Las Vegas Sands, the casino operator controlled by the billionaire, Sheldon G. Adelson and his family, is now facing a $375 million lawsuit over how it won a gambling license in Macau, said The New York Times.
Asian American Entertainment, an estranged partner of Las Vegas Sands controlled by Taiwanese businessman Shi Sheng Hao, filed the suit, alleging breach of contract and seeking compensation.
According to The Times, the suit accuses Las Vegas Sands of breaking off a 2001 agreement improperly in order to bid for the Macau casino license. The suit is only the latest of several that have challenged how Adelson's company won what has now become one of the most lucrative casino markets. It is also the second time Asian American is suing Sands, having failed in an attempt in 2007.
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The Wall Street Journal's Market Watch took a closer look at how serious the business of gambling is in Macau. Besides Sands, Wynn and MGM Grand also operate casinos there, starting at a minimum of 300 Hong Kong dollars ($38).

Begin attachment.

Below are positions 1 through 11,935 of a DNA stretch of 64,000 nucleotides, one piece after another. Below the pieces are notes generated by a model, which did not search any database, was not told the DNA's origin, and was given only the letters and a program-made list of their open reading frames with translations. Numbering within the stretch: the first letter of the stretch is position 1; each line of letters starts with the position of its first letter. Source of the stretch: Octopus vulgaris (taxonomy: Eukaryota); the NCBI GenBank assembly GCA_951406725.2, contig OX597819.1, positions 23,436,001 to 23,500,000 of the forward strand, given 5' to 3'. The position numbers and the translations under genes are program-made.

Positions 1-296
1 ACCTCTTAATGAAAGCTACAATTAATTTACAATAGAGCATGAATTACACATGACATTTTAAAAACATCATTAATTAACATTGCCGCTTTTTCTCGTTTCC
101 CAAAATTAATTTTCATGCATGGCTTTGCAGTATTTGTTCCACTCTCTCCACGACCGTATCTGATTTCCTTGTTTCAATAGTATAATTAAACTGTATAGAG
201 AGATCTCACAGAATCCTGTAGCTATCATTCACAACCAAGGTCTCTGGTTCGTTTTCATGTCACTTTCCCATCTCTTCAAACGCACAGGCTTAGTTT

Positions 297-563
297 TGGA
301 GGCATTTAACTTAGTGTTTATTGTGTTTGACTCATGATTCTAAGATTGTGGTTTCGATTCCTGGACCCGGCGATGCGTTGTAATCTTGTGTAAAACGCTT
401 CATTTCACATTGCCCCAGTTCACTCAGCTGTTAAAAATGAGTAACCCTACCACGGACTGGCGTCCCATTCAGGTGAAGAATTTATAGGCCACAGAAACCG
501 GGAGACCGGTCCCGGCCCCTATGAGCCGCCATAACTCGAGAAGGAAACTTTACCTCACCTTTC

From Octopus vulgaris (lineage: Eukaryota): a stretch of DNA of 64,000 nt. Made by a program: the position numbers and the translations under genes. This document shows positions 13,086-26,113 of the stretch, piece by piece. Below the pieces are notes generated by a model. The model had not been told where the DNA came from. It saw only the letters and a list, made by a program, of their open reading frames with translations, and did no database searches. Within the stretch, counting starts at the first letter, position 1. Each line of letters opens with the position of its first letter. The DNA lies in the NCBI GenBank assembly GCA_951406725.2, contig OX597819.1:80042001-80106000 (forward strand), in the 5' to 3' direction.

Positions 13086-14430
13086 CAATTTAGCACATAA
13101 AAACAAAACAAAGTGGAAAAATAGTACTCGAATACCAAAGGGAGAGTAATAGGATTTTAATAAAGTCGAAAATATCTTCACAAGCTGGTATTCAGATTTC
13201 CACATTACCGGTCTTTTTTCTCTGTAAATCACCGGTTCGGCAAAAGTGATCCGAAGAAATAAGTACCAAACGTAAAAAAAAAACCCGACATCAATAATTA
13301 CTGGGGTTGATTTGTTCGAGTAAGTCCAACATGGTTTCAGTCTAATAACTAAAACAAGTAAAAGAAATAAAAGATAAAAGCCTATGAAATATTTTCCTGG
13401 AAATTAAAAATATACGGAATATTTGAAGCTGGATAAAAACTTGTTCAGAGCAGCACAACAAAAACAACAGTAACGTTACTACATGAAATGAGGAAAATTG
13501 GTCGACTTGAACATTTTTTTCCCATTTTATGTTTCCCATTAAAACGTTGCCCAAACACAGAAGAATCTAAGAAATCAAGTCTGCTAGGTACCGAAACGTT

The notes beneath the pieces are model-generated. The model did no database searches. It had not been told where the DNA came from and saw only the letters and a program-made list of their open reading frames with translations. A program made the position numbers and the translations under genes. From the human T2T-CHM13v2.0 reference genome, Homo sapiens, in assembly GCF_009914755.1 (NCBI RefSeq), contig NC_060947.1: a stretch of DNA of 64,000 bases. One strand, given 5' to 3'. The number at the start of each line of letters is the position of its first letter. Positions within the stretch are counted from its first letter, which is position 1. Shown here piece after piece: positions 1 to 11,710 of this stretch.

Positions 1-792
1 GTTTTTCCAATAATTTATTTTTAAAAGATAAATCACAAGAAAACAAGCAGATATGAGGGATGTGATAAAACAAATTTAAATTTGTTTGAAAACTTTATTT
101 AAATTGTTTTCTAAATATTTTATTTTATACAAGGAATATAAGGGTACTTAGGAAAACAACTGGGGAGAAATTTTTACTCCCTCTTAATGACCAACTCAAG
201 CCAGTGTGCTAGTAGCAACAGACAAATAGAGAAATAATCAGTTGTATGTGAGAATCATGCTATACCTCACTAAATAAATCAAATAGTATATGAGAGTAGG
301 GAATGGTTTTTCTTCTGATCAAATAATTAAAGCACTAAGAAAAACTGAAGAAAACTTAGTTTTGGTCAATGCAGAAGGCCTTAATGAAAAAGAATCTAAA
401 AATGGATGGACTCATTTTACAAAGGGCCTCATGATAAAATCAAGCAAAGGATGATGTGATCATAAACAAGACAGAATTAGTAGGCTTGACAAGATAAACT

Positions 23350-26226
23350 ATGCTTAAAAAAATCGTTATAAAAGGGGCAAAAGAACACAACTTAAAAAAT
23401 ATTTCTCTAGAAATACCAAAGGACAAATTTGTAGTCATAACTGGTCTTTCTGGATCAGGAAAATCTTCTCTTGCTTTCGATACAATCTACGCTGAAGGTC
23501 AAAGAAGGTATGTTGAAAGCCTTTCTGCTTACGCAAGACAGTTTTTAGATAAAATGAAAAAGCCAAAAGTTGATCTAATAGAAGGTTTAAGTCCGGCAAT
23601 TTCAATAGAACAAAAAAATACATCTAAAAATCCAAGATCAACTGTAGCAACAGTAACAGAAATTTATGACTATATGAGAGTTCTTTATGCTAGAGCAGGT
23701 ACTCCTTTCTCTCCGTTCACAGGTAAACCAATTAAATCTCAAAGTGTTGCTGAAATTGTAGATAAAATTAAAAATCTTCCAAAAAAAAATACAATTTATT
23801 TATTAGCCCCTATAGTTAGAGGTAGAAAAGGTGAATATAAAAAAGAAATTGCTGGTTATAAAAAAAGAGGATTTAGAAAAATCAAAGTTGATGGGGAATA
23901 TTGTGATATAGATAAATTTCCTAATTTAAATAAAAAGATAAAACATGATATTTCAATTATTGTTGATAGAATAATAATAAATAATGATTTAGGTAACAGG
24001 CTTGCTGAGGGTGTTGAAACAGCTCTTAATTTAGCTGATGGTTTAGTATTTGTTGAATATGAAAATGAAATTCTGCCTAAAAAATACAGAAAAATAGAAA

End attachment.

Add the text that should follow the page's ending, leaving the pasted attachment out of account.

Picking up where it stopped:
While America's gambling headquarters, Las Vegas, sees 60 percent of its revenue coming from non-gambling sources such as restaurants, shows and retail, 90 percent of Macau's revenue comes from gambling.
According to Market Watch, in 2011, revenue from gambling in Macau soared 42 percent to $34 billion, and analysts expected it to jump a further 25 percent in 2012.
The latest numbers from Bloomberg show Macau's casinos have also made gains in Hong Kong's stock market, as it's the only place in China that gambling is legal, a huge draw for wealthy Chinese tourists.
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